Fur Trapping and Difficult Landowners
I am on the state’s list as a trapper who is willing to help landowners with wildlife problems. Essentially, we trap during the season for landowners who are having a problem. I recently received a call from a landowner having a problem with a particular species.
I asked him to describe the problem. His description was rather imprecise so I asked some follow-up questions regarding what the problem was. My philosophy is I don’t want to get involved in something that won’t work or may be too difficult (unless I am looking to learn from it).
He needed the problem resolved quickly. I said, I wanted to wait a few weeks for the fur to get more prime. I also wanted to trap other species at the same time. He remarked he didn’t want me there for a long time. I said, I had no intention to be there for a long time. I said mileage expenses were $0.555/mile so I was not going to dally around. He already knew that the animal he wanted controlled was only worth around 20 dollars so was aware I wasn’t getting rich and would probably lose money on an absolute basis.
He then seemed to get frustrated and said he would call someone else.
My point is simply this. Landowners, unless you are paying for trapping services, don’t be cheap. Understand that fur trapping is time intensive and that trappers can trap other species at the same time they are resolving the original problem. That is the beauty of trapping as a force multiplier. Fur trappers are not getting rich despite what you might think.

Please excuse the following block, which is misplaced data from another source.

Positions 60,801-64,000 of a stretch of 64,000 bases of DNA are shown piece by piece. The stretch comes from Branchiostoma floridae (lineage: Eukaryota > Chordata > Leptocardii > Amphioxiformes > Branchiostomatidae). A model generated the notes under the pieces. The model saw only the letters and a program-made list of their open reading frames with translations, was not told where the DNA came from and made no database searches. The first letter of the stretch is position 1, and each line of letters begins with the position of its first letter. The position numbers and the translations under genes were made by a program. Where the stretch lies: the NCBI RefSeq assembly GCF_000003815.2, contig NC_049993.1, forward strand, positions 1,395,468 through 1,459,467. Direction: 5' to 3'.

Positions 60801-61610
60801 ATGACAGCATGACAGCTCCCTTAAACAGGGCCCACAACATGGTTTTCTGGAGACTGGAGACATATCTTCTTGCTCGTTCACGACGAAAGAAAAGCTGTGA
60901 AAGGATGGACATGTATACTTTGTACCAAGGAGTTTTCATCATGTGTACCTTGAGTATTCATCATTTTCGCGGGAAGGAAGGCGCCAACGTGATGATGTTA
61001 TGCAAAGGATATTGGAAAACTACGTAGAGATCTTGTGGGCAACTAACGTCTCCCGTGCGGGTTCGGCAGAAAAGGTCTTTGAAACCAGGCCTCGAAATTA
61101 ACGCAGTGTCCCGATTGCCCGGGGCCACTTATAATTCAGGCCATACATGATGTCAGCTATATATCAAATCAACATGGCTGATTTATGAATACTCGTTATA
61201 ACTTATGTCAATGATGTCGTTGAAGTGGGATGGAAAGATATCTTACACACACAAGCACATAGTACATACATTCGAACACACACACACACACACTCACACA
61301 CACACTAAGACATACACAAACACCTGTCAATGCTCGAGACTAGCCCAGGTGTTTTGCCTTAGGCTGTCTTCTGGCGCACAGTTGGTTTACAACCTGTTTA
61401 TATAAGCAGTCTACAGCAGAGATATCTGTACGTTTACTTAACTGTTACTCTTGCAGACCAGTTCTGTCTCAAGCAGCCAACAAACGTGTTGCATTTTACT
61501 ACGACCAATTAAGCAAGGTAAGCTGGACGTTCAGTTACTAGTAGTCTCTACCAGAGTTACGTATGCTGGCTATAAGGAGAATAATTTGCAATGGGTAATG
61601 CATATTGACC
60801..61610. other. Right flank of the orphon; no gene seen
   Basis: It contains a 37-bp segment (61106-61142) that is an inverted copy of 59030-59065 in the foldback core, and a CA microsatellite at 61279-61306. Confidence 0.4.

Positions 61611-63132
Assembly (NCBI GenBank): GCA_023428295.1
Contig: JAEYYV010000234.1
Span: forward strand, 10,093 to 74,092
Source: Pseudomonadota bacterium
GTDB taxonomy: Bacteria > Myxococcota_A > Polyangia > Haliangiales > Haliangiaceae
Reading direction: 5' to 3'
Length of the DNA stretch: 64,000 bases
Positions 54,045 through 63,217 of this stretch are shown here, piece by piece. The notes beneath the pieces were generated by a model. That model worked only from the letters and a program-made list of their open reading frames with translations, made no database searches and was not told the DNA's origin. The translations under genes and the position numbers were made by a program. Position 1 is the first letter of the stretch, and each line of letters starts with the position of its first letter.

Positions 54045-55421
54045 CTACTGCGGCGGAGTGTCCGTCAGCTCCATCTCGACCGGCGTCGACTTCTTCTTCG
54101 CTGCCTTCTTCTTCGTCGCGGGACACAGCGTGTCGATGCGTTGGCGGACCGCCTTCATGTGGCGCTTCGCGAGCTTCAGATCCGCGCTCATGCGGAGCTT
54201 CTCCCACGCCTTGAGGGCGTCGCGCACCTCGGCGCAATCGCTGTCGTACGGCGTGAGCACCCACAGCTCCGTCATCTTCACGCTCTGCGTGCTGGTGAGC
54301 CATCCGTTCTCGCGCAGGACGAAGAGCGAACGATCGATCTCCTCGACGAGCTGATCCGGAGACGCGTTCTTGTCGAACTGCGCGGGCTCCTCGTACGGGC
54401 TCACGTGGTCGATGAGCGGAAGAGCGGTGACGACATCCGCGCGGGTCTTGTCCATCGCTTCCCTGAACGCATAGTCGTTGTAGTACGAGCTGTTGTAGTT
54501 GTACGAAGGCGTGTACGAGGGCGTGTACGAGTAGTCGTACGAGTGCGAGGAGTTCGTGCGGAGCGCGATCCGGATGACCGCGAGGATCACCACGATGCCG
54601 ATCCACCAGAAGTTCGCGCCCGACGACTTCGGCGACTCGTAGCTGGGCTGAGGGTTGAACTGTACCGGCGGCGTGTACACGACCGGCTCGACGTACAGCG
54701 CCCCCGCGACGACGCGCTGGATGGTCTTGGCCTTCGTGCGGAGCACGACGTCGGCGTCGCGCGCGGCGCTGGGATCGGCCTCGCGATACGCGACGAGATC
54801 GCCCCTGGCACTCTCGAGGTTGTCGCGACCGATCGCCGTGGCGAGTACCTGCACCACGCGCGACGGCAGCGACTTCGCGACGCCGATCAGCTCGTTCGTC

Fur trappers don’t devalue your services. I suspect that this unnamed landowner may have been someone who didn’t like trapping and only wanted trapping to occur to solve his problem. I could be wrong. But don’t be so desperate to trap that you make your important services a commodity. Remember, no one respects what they get for free.
About the Author
Stephen M. Vantassel is a certified wildlife control operator who helps individuals, businesses, and agencies resolve wildlife damage issues through training, writing, expert witness, and research. His latest book is the Wildlife Damage Inspection Handbook, 3rd edition. He can be contacted at wildlifecontrolconsultant at gmail dot com.
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